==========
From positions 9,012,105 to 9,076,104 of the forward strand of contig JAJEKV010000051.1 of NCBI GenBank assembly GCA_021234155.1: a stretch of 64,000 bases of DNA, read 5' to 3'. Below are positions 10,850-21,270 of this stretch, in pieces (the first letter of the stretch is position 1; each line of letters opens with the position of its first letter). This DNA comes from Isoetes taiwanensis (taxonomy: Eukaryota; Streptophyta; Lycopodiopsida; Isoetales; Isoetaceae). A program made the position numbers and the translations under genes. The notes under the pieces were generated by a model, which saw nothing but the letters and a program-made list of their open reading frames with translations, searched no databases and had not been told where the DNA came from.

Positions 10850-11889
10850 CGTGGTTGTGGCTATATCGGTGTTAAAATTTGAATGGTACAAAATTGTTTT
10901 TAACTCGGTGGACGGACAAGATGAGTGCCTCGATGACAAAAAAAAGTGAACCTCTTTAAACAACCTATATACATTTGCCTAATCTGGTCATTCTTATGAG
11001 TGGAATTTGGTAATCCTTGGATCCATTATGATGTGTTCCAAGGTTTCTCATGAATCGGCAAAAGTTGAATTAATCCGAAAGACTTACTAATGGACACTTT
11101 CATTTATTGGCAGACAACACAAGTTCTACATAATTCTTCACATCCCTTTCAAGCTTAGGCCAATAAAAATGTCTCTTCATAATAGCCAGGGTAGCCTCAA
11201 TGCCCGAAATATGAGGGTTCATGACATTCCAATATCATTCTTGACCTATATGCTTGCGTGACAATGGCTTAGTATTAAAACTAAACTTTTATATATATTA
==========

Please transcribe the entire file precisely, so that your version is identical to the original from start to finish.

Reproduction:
From positions 9,012,105 to 9,076,104 of the forward strand of contig JAJEKV010000051.1 of NCBI GenBank assembly GCA_021234155.1: a stretch of 64,000 bases of DNA, read 5' to 3'. Below are positions 10,850-21,270 of this stretch, in pieces (the first letter of the stretch is position 1; each line of letters opens with the position of its first letter). This DNA comes from Isoetes taiwanensis (taxonomy: Eukaryota; Streptophyta; Lycopodiopsida; Isoetales; Isoetaceae). A program made the position numbers and the translations under genes. The notes under the pieces were generated by a model, which saw nothing but the letters and a program-made list of their open reading frames with translations, searched no databases and had not been told where the DNA came from.

Positions 10850-11889
10850 CGTGGTTGTGGCTATATCGGTGTTAAAATTTGAATGGTACAAAATTGTTTT
10901 TAACTCGGTGGACGGACAAGATGAGTGCCTCGATGACAAAAAAAAGTGAACCTCTTTAAACAACCTATATACATTTGCCTAATCTGGTCATTCTTATGAG
11001 TGGAATTTGGTAATCCTTGGATCCATTATGATGTGTTCCAAGGTTTCTCATGAATCGGCAAAAGTTGAATTAATCCGAAAGACTTACTAATGGACACTTT
11101 CATTTATTGGCAGACAACACAAGTTCTACATAATTCTTCACATCCCTTTCAAGCTTAGGCCAATAAAAATGTCTCTTCATAATAGCCAGGGTAGCCTCAA
11201 TGCCCGAAATATGAGGGTTCATGACATTCCAATATCATTCTTGACCTATATGCTTGCGTGACAATGGCTTAGTATTAAAACTAAACTTTTATATATATTA